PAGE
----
Watching Midnight Run, you realize that it’s definitely a different movie for its time, with Robert DeNiro’s bounty hunting character consistently using payphones and asking for wire transfers, and eventually settling getting his acquired accomplice across various states through old-school transportation. But that’s the beauty part about a good 80’s comedy like this – times may change, but the fun remains the same.
Midnight Run was the follow-up project for director Martin Brest following his wildly successful Eddie Murphy vehicle Beverly Hills Cop, but I really like this film better, as it uses its star power wisely in a story that packs not only plenty of action, but also some laughs. The film follows Jack Walsh (DeNiro) as he hunts after Jonathan “The Duke” Mardukas (Charles Grodin), a man who successfully bilked a mobster out of a cool $15 million. His journey to collecting the cash from his bail bondsman Eddie (Joe Pantoliano) runs into a number of snags, including opposition from a persistent FBI agent, Alonzo Mosely (Yaphet Kotto); a rival bounty hunter, Marvin Dorfler (John Ashton); and the mobster that “The Duke” ripped off, a very angry Jimmy Serrano (Dennis Farina).
What follows is a breezy, fun buddy comedy that works with its many scenarios, whether it’s “The Duke” scamming a local bar out of some cash (the “litmus configuration,” anyone?), Mosely’s anger over Walsh’s theft of his badge (“I’M MOSELY!”) or the various means of transport Walsh has to resort to in order to get “The Duke” anywhere.
The actors play their parts exceptionally well. DeNiro, normally an actor who’s at the top of his game with dramas like Heat and Raging Bull, has a knack for great comedy, as proven by the many situations he gets into. Grodin is every bit his foil, playing an everyman who reacts to his shenanigans in just the right way – and he even gets to have a little fun on his own behalf as well. The other actors, especially Farina and Kotto, have a ball with their roles as well. Perhaps the best insult of the movie comes from Farina threatening to bury a telephone in someone’s head. It’s all about the delivery…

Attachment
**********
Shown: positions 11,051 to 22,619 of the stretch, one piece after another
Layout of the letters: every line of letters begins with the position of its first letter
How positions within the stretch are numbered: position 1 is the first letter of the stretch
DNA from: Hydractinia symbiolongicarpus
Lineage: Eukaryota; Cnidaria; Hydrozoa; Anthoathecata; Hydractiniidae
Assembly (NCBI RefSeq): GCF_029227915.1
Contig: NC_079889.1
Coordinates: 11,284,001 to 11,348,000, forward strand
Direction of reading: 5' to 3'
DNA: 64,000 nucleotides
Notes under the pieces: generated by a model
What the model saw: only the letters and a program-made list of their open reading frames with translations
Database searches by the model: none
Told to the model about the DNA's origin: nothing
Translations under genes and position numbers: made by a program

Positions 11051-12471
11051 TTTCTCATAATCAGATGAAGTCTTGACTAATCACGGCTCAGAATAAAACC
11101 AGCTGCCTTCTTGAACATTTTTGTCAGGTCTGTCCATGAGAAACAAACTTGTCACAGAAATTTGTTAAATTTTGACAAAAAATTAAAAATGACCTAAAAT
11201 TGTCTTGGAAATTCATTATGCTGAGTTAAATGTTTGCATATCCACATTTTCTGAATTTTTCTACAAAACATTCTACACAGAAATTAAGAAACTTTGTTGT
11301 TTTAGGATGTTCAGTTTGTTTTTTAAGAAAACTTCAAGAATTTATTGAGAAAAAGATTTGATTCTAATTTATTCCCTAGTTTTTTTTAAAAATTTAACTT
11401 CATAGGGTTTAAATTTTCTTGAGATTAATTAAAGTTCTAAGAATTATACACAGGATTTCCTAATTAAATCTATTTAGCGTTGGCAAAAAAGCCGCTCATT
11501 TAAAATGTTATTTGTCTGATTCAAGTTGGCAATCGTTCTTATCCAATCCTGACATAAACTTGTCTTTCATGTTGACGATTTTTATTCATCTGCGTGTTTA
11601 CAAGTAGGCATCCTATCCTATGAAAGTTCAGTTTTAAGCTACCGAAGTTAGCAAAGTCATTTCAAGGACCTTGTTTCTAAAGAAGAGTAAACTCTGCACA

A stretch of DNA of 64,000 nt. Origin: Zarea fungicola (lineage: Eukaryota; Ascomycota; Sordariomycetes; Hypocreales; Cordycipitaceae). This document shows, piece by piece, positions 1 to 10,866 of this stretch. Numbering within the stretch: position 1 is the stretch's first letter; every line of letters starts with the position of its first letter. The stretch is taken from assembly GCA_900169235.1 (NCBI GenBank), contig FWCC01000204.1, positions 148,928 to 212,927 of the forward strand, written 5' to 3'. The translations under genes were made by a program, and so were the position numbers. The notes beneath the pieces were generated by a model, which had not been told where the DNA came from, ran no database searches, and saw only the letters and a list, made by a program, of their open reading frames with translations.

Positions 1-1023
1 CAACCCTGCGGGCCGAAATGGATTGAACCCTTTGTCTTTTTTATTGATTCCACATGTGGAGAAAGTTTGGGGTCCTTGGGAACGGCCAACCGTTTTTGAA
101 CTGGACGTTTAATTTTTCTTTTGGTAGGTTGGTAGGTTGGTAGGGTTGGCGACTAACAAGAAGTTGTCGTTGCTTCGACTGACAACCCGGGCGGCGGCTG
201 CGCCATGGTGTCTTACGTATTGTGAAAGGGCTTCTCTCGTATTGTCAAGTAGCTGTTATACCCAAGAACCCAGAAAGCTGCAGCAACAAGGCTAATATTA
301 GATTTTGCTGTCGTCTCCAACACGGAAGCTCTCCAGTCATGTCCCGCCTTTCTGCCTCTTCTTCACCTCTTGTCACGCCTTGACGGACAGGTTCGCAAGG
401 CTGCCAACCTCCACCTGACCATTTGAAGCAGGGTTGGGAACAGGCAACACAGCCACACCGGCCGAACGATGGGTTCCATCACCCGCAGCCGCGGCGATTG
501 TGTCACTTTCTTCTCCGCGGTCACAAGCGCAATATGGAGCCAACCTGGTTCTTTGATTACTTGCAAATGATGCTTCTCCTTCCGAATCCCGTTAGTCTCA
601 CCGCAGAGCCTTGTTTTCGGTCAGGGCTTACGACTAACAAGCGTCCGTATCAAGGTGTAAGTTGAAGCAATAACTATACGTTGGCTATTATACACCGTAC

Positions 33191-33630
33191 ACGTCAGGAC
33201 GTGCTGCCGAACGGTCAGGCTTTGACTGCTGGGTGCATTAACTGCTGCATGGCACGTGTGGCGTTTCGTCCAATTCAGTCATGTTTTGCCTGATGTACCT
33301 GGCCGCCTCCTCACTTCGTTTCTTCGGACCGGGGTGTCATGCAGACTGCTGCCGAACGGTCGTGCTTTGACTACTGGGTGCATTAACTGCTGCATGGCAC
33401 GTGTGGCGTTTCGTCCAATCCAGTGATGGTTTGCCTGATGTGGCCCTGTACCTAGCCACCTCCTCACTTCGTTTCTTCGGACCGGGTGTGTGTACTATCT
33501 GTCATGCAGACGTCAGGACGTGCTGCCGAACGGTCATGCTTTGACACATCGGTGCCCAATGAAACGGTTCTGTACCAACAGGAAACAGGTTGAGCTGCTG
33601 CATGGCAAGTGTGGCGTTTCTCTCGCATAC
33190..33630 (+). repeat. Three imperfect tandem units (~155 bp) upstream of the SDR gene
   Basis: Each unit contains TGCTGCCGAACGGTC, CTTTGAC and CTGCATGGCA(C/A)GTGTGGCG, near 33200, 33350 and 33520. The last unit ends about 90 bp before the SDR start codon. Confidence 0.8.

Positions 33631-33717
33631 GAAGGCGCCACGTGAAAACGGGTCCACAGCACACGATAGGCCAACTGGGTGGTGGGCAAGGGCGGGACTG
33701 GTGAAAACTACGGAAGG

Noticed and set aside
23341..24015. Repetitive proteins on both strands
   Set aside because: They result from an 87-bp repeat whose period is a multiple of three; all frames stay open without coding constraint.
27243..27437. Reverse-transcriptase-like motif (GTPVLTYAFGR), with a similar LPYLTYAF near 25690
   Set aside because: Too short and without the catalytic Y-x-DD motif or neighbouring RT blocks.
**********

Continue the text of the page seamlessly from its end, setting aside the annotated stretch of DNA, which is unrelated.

Brest and screenwriter George Gallo keep the movie cruising along at just the right speed, and even if the ending feels a little too wrapped up for its own good, Midnight Run is a reminder that it’s all about the journey, and not necessarily about the destination. Besides, it’s such fun while it lasts, even if it does seem a little, ahem, “aged” compared to most contemporary comedies. But unlike most of them, at least it doesn’t suck.
Shout! Factory has once again done a bang-up job with the film’s presentation. Even though the film print does show hints of age, it’s cleaned up rather well most of the time, and translates to Blu-Ray with very few errors. The audio is top-notch as well, with great balance between the enjoyable film soundtrack and dialogue.
The team also did a splendid job with extras, even if some are a bit on the short side. For instance, the interview with Robert DeNiro barely lasts ten minutes, and there are only snippets of his comments sprinkled with weird narration. An interview with Charles Grodin fares much better, as he shares behind-the-scenes stories revolving around his role. Joe Pantoliano, John Ashton and George Gallo provide great insights as well, and an audio interview with Yaphet Kotto is also included. On top of that, the original theatrical trailer and an older “making of” featurette are also thrown in. No running commentary, but chances are you won’t really miss it that much. It’s just weird that Brest didn’t have much to say about the film, considering it’s one of his best.
No matter. Midnight Run still speaks volumes for itself, an underappreciated 80’s gem that thrives thanks to its key casting decisions, fast-moving comedic action, and swift direction. If you think you know what a good buddy comedy looks like, think again – Midnight Run has it in spades. And it’ll certainly have you thinking twice about whether or not DeNiro can hold his own in a comedic role. He can.